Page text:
Thoughts on the military and military activities of a diverse nature. Free-ranging and eclectic.

Saturday, April 12, 2008

Amateur vs. Professional II. [Conclusion].

This is coolbert:

From the era of the American Civil War we have another amateur who was able to best the professionals on repeated occasions. Time and again, able to flummox professional soldiers on the battlefield.

"flum·mox - –verb - - to bewilder; confound; confuse."

(2) Nathan Beford Forrest.

"git thar fust with the most men" - - N.B. Forrest.

"War means fightin', and fightin' means killin'." - - N.B. Forrest.

American Civil War General [Confederate]. Enlisted as a private. Ended the war as a general officer of the highest repute. Conducted mobile warfare using measured audacity to accomplish the mission.

"Nathan Bedford Forrest (July 13, 1821 – October 29, 1877) was a lieutenant general in the Confederate Army during the American Civil War. He is remembered both as a self made and innovative cavalry leader during the war. Forrest is also one of the war's most unusual figures."

"Forrest was physically imposing and intimidating— six-foot, two-inches tall (1.88 m), 210 pounds (95 kg) —very large for the day. He used his skills as a hard rider and fierce swordsman to great effect."

"It has been surmised from contemporaneous records that Forrest may have personally killed more than thirty men with saber, pistol and shotgun"

"Forrest had no prior formalized military training or experience. He applied himself diligently to learn. With strong leadership abilities and apparently an intuition for successful tactics, Forrest soon became an exemplary officer"

[Forrest may have himself lacked education, military or otherwise, but DID appreciate the value of formal schooling. With his considerable assets was able to send his two younger brothers to college when ALMOST NO ONE ATTENDED UNIVERSITY PERIOD!!]

"historian Shelby Foote states that the Civil War produced two authentic geniuses: Abraham Lincoln and Nathan Bedford Forrest."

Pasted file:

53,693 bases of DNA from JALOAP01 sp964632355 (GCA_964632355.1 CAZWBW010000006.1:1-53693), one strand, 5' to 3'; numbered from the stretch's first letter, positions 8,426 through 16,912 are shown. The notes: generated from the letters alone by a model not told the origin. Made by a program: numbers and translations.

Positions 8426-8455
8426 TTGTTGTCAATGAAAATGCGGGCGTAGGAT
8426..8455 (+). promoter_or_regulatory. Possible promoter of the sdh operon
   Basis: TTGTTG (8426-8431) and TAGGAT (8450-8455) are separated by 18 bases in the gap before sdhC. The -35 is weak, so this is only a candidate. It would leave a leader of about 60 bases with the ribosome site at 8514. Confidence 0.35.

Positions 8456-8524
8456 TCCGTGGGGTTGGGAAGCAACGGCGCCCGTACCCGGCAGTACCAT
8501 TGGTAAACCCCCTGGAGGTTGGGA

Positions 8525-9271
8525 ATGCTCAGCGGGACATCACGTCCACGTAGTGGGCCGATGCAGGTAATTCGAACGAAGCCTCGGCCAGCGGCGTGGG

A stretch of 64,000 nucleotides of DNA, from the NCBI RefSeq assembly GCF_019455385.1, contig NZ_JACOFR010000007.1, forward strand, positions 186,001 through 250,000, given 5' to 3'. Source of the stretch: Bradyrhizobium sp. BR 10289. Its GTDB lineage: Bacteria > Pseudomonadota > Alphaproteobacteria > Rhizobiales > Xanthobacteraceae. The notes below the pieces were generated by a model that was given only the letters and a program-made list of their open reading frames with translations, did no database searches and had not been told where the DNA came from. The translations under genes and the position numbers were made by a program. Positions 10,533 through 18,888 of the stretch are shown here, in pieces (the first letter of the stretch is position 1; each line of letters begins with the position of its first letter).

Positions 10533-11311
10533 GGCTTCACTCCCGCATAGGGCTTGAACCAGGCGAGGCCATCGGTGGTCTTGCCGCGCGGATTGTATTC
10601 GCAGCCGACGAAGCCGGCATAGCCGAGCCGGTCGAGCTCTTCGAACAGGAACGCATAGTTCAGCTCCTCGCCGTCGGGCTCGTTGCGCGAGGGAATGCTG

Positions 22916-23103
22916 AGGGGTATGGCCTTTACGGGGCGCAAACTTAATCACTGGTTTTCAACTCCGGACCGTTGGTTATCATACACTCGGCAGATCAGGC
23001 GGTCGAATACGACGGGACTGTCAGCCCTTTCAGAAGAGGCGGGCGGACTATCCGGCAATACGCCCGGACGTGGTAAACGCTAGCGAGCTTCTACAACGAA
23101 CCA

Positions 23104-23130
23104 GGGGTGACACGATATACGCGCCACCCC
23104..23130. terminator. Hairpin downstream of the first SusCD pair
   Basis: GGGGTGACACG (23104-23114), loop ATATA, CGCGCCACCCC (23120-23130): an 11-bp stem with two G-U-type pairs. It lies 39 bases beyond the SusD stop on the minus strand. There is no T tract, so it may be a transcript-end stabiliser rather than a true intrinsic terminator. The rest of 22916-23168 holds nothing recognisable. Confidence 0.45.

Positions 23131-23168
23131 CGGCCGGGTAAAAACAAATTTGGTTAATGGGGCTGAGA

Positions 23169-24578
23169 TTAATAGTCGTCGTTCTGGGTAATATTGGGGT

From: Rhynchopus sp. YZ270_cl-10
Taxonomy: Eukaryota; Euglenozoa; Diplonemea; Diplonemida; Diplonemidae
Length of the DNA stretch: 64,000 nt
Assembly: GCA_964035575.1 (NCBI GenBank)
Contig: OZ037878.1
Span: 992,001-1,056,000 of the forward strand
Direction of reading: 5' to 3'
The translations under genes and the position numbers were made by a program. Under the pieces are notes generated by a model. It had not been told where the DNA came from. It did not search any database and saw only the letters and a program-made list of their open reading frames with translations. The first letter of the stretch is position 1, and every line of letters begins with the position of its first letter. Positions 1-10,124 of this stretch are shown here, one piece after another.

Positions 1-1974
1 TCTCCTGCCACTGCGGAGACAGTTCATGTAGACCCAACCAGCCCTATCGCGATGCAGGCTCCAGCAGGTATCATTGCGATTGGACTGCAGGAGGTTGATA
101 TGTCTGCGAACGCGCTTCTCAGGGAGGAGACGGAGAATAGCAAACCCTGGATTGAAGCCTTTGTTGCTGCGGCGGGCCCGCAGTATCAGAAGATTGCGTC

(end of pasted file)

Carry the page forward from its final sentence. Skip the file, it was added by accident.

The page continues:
[it is suggested the no less figure than Irwin Rommel visited the U.S. during the 1930's specifically to study the battles and campaigns of Forrest!!??]

As a military man:

* "enlist[ed] as a private and end[ed] the war as a general officer."

* "discovered and established new doctrines for mobile forces."

* "accused but cleared (by the US Congress) of responsibility for war crimes at the Battle of Fort Pillow for leading Confederate soldiers in a massacre of unarmed black Union Army prisoners."

To a degree is remembered by most historians for his post-war activities, to include:

* "opposed Reconstruction policies and federal occupation" [Union troops were garrisoned in southern states for ten years in the aftermath of the war!]

* "first Grand Wizard of the Ku Klux Klan" [this once episode in his life has left an everlasting opprobrium?]

Nathan Bedford Forrest was a man of great accomplishments during his life. Possessed a maniac energy, coupled with a shrewd intelligence.

Forrest was at one time or another:

* "a businessman"

* "a planter - owner of several plantations"

* "a slave owner"

* "a slave trader"

* "a Memphis city alderman"

* "a millionaire" [at a time when being a millionaire meant something very big!]

* "one of the richest men in the South"

* "Mississippi gambler" [riverboat?].

* "Captain of a boat"

* "a man of obscure origin and low associations"

* "a shrewd speculator"

* "a duelist"

* "a man of great energy and brute courage"

With regard to his owning and trading slaves, consider this particular entry from the wiki. [said to be of dubious origin]

"Forrest offered freedom to 44 of his slaves if they would serve with him in the Confederate army. All 44 agreed. One later deserted; the other 43 served faithfully until the end of the war. Although they had many chances to leave, they chose to remain loyal to the South and to Forrest."

To most people, the very idea that black slaves, property of Forrest, would be willing to serve as soldiers under his command is absurd! [I guess the question I would ask is: "serve in what capacity?" I can reasonably believe that freed negro slaves could have been animal handlers - - servants - - camp cooks - - etc. Fighters? Perhaps NOT!]

Consider also, from the wiki entry:

"According to a report by a Union commander:

'The forces attacking my camp were . . . Texas Rangers . . . Georgia Rangers . . . There were also quite a number of negroes attached to the Texas and Georgia troops, who were armed and equipped, and took part in the several engagements with my forces during the day.'"

Nathan Beford Forrest. A controversial character if there ever was one. Add his name to the growing list of amateur soldiers able to beat the professionals.




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